Character witnesses and appeals for a reduced sentence were delivered by Dalton City Councilman Gary Crews, Foster’s 80-year-old mother Belma Foster and restaurateur T.J. Kaikobad. Hall-Scott, whose voice cracked as she spoke of Foster, also spoke before Morris.

“When Steve gives humanitarian stuff, he likes to go to the place of the least served,” said Crews, who is manager of MedNow, the medical clinic Foster owns. “It’s not the places that are on TV a lot of times. That is how he ended up on the Mosquito Coast because those were the folks who were the least cared about and those were the places everybody has really forgotten.”

The Mosquito Coast is an area in present-day Honduras and Nicaragua that has become an impoverished community. Foster has done charity and humanitarian work throughout Central America and in the Caribbean.

“I preface my statement with I don’t necessarily agree with him on a lot of things,” Kaikobad said. “I happen to think a lot differently on a lot of issues. But the point that I want to make is that deep down there is a decent person out there. I have known him to be cerebral. I have known him to be kind. I’ve known him to be compassionate. And I feel that any strong sentence imposed on him would serve only one purpose and that is to push him down further deep under. That doesn’t serve anyone.

“I ask you very humbly to consider that as you decide what your sentence is,” he said.

Hall-Scott said she has lived with Foster for about a year and they choose to live in Whitfield County because this is where they want to be.

“He does not hate or curse this community as the headlines boast,” she said. “He has told me he is profoundly ashamed of those things he said on one regrettable night almost a year ago while under duress, and he said he is sorry, ashamed of the things he said to you guys, too. The things we heard on that police audio are not an accurate representation of Steve Foster.”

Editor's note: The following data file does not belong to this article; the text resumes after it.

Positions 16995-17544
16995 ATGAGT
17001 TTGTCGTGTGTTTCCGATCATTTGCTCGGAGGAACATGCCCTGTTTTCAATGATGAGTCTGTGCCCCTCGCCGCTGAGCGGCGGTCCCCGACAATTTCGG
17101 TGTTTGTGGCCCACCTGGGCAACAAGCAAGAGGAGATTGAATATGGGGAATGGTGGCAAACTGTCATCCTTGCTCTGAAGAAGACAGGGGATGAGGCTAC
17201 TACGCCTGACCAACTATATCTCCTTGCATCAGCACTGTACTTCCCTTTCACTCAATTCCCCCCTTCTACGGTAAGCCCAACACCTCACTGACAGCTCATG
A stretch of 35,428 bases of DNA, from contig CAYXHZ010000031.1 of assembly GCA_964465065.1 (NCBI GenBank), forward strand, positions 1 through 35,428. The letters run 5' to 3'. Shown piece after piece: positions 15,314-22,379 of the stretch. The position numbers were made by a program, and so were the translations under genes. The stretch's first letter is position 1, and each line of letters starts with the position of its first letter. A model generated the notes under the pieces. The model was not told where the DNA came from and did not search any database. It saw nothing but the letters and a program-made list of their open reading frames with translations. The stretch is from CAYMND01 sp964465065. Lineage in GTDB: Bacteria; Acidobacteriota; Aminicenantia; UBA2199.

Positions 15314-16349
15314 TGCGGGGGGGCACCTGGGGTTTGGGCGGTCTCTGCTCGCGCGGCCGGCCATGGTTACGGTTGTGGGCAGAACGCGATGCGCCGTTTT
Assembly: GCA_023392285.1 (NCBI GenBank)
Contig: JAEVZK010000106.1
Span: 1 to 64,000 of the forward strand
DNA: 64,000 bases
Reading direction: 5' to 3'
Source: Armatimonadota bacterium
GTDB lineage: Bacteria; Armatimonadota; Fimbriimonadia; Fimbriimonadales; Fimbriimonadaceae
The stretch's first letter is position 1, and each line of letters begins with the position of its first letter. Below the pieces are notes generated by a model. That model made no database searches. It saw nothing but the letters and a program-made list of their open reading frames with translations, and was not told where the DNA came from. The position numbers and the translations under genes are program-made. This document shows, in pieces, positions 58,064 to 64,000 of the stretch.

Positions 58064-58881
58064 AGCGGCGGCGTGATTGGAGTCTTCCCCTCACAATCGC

The conviction and sentence will not prevent Foster from being on the ballot for the congressional race, according to Whitfield County registrar Mary Hammontree. She said only a felony conviction would prevent that. DUI is a misdemeanor offense.

Messages sent to Dan Lovingood, who is the Democratic Party’s 14th Congressional District chair, were not immediately returned. Lawyer Richard K. Murray represented Foster.

http://www.suwanneedemocrat.com/news/ga_fl_news/congressional-candidate-sentenced-to-six-months-in-jail-for-dui/article_6cd1197a-3081-56c8-9c95-a6401e89f243.html

Former LAPD sergeant involved in Rodney King beating pleads not guilty to DUI

Former LAPD sergeant involved in Rodney King beating pleads not guilty to DUI
Stacey Koon, left, discusses the Rodney King beating video in 1993. The former L.A. police sergeant faces drunk driving charges stemming from a May 1 traffic collision in Castaic in which Koon was involved. (Associated Press)

A former Los Angeles police sergeant who served a prison sentence in the beating of Rodney King pleaded not guilty Tuesday to drunk driving charges, officials said.

Stacey Koon, 67, faces one misdemeanor count each of driving under the influence of alcohol and driving with a blood alcohol level of .08% or higher, according to the Los Angeles County district attorney’s office. He is due back in court in October.

The charges stem from a traffic collision Koon was involved in on May 1 in Castaic, the district attorney’s office said. Police arrived and arrested him. No one was injured.

Koon was one of several LAPD officers who dealt more than 50 blows to King while he was handcuffed on the ground. When the officers were acquitted in 1992, riots broke out across Los Angeles.

http://www.latimes.com/local/lanow/la-me-ln-stacey-koon-dui-20180814-story.html?utm_source=feedburner&utm_medium=feed&utm_campaign=Feed%3A+latimes%2Fsports%2Ffootball%2Fnfl+%28L.A.+Times+-+Pro+Football%29&utm_content=Yahoo+Search+Results